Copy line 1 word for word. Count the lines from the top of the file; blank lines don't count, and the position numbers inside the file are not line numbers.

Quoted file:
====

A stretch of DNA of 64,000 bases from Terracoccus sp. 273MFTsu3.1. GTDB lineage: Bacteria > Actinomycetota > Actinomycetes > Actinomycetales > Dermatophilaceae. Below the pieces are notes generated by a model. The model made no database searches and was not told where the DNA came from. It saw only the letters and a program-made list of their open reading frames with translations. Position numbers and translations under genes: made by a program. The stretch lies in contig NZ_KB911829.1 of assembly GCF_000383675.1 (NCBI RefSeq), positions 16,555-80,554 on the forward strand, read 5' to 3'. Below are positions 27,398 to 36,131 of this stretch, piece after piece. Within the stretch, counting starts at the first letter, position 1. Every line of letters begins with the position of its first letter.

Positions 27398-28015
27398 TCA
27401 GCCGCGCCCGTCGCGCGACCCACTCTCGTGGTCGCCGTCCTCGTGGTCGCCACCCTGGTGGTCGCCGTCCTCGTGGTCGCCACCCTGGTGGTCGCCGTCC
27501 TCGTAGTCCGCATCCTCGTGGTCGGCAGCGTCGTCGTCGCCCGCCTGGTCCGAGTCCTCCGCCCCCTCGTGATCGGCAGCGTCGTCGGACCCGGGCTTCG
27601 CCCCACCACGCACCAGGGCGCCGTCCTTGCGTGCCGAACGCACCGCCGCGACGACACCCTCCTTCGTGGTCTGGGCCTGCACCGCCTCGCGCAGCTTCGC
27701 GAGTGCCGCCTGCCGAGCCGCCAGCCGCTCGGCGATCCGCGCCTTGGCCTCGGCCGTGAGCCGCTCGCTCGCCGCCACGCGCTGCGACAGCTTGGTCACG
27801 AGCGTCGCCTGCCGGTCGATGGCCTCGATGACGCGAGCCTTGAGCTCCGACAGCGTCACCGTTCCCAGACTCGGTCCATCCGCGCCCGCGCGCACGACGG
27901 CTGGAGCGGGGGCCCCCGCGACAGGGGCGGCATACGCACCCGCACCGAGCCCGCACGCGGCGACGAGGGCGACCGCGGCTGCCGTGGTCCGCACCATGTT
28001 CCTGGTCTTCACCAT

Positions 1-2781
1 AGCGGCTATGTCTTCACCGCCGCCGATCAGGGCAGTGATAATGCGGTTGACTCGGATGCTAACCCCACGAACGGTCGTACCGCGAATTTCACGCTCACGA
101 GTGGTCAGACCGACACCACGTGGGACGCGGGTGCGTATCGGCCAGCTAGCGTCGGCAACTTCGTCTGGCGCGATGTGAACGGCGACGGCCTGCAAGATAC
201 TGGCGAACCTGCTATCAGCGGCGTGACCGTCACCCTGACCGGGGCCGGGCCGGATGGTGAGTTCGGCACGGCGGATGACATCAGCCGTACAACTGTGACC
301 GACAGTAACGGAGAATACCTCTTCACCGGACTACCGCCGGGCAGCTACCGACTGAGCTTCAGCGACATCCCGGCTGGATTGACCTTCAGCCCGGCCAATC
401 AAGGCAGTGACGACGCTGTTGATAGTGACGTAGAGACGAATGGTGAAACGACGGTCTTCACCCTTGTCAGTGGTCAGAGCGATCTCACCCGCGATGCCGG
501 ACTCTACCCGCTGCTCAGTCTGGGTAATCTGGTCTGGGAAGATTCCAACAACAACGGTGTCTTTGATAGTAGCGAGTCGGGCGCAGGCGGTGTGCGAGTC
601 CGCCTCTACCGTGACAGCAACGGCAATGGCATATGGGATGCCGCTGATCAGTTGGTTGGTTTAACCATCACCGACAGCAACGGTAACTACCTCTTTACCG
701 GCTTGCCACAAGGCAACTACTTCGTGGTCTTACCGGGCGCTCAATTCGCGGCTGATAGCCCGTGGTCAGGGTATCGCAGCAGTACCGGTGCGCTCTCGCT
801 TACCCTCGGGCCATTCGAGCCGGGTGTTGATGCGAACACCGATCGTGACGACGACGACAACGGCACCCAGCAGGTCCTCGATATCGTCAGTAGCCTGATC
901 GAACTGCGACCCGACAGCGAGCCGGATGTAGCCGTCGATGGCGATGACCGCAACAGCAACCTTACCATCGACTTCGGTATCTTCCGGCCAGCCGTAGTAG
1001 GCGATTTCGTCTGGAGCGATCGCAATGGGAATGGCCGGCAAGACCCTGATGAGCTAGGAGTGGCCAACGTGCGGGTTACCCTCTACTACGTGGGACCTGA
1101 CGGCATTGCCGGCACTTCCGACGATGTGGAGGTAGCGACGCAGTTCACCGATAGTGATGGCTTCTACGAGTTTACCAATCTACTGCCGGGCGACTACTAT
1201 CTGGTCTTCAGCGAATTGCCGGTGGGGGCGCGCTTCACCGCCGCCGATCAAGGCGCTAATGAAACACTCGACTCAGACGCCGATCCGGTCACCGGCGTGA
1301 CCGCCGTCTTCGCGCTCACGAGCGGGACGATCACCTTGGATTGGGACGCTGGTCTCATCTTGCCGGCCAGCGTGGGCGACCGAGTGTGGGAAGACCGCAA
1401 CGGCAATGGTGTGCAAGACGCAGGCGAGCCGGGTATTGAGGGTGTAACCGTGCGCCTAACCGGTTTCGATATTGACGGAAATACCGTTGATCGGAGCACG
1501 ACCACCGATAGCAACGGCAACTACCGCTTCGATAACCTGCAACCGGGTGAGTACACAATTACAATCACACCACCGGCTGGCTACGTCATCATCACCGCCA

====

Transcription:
A stretch of DNA of 64,000 bases from Terracoccus sp. 273MFTsu3.1. GTDB lineage: Bacteria > Actinomycetota > Actinomycetes > Actinomycetales > Dermatophilaceae. Below the pieces are notes generated by a model. The model made no database searches and was not told where the DNA came from. It saw only the letters and a program-made list of their open reading frames with translations. Position numbers and translations under genes: made by a program. The stretch lies in contig NZ_KB911829.1 of assembly GCF_000383675.1 (NCBI RefSeq), positions 16,555-80,554 on the forward strand, read 5' to 3'. Below are positions 27,398 to 36,131 of this stretch, piece after piece. Within the stretch, counting starts at the first letter, position 1. Every line of letters begins with the position of its first letter.